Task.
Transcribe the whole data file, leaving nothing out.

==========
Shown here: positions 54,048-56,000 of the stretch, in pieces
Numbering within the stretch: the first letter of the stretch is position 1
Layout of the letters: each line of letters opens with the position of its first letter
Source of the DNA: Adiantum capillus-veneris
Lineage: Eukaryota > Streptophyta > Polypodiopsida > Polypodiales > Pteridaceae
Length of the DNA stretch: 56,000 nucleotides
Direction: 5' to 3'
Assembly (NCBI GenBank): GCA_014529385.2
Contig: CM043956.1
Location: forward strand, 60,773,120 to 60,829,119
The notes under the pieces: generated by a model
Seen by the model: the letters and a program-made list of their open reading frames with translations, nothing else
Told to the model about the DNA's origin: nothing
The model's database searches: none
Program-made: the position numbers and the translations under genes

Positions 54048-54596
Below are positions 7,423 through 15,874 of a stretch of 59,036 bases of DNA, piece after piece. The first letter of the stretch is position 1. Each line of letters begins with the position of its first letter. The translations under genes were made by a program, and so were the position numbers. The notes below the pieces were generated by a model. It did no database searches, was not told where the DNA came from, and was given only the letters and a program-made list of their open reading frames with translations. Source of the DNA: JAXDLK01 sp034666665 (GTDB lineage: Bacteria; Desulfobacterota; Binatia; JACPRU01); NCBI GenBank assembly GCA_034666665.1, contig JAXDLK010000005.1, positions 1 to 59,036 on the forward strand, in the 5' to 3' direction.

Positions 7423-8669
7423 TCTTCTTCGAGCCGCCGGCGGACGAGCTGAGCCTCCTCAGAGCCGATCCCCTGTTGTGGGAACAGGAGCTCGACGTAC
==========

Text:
Shown here: positions 54,048-56,000 of the stretch, in pieces
Numbering within the stretch: the first letter of the stretch is position 1
Layout of the letters: each line of letters opens with the position of its first letter
Source of the DNA: Adiantum capillus-veneris
Lineage: Eukaryota > Streptophyta > Polypodiopsida > Polypodiales > Pteridaceae
Length of the DNA stretch: 56,000 nucleotides
Direction: 5' to 3'
Assembly (NCBI GenBank): GCA_014529385.2
Contig: CM043956.1
Location: forward strand, 60,773,120 to 60,829,119
The notes under the pieces: generated by a model
Seen by the model: the letters and a program-made list of their open reading frames with translations, nothing else
Told to the model about the DNA's origin: nothing
The model's database searches: none
Program-made: the position numbers and the translations under genes

Positions 54048-54596
Below are positions 7,423 through 15,874 of a stretch of 59,036 bases of DNA, piece after piece. The first letter of the stretch is position 1. Each line of letters begins with the position of its first letter. The translations under genes were made by a program, and so were the position numbers. The notes below the pieces were generated by a model. It did no database searches, was not told where the DNA came from, and was given only the letters and a program-made list of their open reading frames with translations. Source of the DNA: JAXDLK01 sp034666665 (GTDB lineage: Bacteria; Desulfobacterota; Binatia; JACPRU01); NCBI GenBank assembly GCA_034666665.1, contig JAXDLK010000005.1, positions 1 to 59,036 on the forward strand, in the 5' to 3' direction.

Positions 7423-8669
7423 TCTTCTTCGAGCCGCCGGCGGACGAGCTGAGCCTCCTCAGAGCCGATCCCCTGTTGTGGGAACAGGAGCTCGACGTAC